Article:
New information emerged regarding the recent Florida water treatment facility hack that sheds light on some details that made the intrusion possible. It turns out that the water treatment plant itself opened the door to attackers by failing to implement adequate security measures needed to secure critical control systems.
The breach at the City of Oldsmar’s water treatment plant occurred last Friday. The attackers attempted to increase the levels of sodium hydroxide (NaOH) in the water to a dangerous level, but their effort was thwarted by the system's plant operator, who detected the intrusion and quickly acted to reverse the command, leading to minimal impact.
According an advisory released by the state of Massachusetts, the attackers gained access to the water treatment plant’s SCADA controls using TeamViewer, a remote access tool, which was installed on one of the computers used to perform system status checks and to respond to alarms or any other issues that arose during the water treatment process.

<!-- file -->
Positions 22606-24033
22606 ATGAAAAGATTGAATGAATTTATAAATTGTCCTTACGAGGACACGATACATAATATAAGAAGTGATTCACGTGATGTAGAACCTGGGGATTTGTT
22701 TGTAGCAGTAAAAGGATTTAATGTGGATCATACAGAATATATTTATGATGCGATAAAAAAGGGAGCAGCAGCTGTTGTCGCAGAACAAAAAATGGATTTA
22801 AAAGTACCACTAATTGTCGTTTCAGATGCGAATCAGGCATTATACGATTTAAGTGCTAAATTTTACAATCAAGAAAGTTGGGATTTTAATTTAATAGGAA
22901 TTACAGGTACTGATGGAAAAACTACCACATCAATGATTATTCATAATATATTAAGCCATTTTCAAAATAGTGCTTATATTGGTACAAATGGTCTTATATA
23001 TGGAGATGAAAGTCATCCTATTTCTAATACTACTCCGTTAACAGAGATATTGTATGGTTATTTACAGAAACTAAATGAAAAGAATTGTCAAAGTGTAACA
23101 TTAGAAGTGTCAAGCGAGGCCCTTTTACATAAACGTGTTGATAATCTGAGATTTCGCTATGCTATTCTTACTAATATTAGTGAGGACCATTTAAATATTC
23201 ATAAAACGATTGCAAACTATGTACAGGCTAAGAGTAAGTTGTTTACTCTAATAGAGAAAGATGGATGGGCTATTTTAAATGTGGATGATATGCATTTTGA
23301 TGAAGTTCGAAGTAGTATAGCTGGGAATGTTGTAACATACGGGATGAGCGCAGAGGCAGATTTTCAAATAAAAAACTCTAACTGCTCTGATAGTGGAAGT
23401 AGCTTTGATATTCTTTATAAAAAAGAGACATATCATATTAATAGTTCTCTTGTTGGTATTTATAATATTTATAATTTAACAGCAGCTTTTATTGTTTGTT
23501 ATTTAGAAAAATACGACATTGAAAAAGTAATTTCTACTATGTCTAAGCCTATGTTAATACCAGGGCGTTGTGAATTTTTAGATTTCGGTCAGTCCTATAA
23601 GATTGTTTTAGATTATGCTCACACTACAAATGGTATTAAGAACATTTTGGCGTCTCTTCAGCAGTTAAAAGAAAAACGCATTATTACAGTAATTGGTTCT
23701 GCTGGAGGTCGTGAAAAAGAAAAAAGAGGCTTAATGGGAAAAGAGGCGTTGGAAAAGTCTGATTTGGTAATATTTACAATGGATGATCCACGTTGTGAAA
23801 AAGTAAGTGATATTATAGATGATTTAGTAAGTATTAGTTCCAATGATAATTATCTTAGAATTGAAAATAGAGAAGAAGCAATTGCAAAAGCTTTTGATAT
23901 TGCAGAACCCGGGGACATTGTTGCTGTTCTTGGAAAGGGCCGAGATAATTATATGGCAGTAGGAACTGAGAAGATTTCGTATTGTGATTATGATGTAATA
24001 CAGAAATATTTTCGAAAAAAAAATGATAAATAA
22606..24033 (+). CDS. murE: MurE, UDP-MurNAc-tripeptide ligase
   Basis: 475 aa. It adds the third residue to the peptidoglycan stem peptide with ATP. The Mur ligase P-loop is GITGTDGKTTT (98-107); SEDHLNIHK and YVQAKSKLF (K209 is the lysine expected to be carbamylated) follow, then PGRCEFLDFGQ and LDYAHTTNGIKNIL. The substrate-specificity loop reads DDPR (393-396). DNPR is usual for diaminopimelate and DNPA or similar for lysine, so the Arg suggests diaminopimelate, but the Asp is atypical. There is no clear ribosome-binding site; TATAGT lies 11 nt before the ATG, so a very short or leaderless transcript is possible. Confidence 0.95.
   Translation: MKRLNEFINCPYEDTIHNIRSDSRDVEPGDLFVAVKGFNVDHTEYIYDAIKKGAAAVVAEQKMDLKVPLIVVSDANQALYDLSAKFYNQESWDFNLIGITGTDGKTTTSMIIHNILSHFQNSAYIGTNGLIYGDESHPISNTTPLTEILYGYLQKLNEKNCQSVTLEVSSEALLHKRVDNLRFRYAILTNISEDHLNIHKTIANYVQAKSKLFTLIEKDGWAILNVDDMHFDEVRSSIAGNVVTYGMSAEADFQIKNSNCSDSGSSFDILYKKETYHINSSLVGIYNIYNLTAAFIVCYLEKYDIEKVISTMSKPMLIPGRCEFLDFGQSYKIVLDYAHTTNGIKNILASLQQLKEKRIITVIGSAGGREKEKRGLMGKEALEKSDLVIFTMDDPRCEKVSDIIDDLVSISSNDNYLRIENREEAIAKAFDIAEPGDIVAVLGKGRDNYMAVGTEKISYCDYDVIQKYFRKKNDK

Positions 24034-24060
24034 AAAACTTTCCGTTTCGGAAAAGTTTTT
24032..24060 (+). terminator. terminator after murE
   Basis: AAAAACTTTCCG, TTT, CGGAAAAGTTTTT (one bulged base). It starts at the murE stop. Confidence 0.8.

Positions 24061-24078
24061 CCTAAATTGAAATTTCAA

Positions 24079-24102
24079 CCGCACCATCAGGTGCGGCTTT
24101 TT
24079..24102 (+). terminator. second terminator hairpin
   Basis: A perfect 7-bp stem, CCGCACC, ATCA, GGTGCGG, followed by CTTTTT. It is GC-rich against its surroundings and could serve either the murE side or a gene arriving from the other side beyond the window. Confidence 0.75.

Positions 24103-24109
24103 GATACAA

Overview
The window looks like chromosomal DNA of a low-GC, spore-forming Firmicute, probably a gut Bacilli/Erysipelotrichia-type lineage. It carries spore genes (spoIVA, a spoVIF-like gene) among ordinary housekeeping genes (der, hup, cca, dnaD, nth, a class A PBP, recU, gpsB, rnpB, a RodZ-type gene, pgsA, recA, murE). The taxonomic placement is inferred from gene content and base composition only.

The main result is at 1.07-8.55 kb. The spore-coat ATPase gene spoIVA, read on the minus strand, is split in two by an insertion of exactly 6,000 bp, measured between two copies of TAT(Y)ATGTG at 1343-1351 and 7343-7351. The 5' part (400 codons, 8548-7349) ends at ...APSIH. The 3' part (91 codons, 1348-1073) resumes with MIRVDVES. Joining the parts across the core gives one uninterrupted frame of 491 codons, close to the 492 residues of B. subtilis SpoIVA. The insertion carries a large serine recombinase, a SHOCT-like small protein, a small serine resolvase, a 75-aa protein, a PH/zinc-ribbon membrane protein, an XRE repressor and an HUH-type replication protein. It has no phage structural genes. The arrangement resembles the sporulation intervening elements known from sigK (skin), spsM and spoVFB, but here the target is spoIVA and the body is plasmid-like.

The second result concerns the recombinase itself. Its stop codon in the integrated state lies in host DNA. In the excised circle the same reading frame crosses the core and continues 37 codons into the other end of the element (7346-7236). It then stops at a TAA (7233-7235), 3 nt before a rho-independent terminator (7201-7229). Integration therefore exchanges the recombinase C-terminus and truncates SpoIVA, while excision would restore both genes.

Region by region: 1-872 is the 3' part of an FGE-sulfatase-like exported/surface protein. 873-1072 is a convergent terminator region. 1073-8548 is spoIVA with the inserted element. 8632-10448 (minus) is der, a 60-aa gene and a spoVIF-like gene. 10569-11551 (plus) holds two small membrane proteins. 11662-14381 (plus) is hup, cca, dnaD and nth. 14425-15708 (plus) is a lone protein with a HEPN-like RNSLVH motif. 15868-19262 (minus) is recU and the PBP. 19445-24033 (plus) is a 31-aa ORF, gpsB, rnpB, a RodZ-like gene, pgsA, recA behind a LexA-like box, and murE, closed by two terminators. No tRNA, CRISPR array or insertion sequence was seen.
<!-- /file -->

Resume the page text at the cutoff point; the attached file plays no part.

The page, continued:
Furthermore, all the computers used by water plant personnel were connected to the SCADA system and used the 32-bit version of the Windows 7 operating system (which reached EOL on January 14, 2020), they also shared the same password for remote access and appeared to be connected directly to the Internet without any type of firewall protection installed.
Ironically, the water treatment facility did not even use the TeamViewer software anymore, as per Pinellas County Sheriff Bob Gualtieri, the plant stopped using TeamViewer six months ago, but still left it installed.